The floor is one of the most important parts in the kitchen, and must, under all circumstances, be washable. It should be made of wood which can easily be stained, or covered with an inlaid linoleum, either of a carpet-like design, or in the parquet pattern. The former, perhaps, is more suitable if it is necessary for the servants to sit in the room. Linoleum is warm for the feet; and, if it is inlaid, the pattern does not wear off, even under the strain of constant friction.
Cocoanut matting is strong, but it harbours dust, and the same objection applies to rugs; but, if the latter are used, the edges should be stoutly bound.
The floor of the scullery can be treated like the kitchen, for the usual stone floor is hard to keep clean, and is very cold and cheerless. At any rate, a wooden scullery mat should be provided, since stone floors, damped perhaps with splashings from the sink, are responsible for many chills.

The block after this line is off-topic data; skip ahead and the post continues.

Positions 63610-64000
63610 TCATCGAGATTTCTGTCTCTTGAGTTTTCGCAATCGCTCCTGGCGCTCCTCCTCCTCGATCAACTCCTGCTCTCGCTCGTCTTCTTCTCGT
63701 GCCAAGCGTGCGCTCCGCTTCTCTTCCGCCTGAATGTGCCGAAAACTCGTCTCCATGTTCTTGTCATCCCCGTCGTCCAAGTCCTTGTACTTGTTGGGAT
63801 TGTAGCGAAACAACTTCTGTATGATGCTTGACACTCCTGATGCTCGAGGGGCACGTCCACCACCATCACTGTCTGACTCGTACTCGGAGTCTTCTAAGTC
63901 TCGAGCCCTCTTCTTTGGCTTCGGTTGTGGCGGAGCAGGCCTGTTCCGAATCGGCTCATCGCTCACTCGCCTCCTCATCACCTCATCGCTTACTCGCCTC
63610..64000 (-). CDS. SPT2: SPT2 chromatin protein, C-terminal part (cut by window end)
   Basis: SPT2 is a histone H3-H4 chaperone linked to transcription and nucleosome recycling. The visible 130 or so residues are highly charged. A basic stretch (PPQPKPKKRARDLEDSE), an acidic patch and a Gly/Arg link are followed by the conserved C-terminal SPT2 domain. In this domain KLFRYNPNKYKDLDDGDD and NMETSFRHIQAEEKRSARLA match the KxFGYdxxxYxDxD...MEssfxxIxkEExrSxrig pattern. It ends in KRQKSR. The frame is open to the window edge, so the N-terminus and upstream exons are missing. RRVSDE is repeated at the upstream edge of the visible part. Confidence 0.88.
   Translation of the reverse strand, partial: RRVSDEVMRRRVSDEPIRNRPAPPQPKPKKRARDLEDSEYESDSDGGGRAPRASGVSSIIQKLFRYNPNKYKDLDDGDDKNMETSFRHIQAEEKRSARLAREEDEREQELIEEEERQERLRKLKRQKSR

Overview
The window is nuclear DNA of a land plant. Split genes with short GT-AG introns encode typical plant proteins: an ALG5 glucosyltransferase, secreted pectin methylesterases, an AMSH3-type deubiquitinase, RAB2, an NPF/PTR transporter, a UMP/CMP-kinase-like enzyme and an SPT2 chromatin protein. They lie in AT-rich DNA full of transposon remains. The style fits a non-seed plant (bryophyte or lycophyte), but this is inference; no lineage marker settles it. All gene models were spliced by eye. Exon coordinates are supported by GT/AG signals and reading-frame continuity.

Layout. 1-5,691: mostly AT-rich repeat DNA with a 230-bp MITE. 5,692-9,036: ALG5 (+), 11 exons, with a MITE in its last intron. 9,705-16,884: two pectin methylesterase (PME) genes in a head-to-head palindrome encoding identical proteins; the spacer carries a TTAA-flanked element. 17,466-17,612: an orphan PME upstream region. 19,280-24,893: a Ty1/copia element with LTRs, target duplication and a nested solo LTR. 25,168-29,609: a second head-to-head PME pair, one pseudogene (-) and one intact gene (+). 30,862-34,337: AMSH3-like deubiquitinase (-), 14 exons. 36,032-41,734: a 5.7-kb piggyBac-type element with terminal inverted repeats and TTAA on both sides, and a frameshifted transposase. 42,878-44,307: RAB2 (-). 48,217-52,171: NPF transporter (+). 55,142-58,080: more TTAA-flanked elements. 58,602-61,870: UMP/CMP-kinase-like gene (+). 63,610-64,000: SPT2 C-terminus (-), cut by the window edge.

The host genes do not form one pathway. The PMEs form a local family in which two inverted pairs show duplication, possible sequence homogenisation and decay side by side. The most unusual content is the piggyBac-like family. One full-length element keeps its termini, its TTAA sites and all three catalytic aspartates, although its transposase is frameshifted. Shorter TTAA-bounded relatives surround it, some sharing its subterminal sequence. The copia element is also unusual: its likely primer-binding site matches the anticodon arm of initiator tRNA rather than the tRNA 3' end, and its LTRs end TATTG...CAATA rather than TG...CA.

The wall around the sink, behind the gas-stove, and on each side of the kitchen range, should be lined either with tiles, galvanised zinc, or a substance now much used, composed of zinc enamelled so as to give the effect of tiles.
Curtains are out of place in the cookery department, but a bare, comfortless look may be prevented by using pretty reed and bead curtains. These keep out no air, and every now and then can be taken down, dipped into a tub of soapy water, rinsed, rubbed down, and hung up again, all within the space of ten minutes.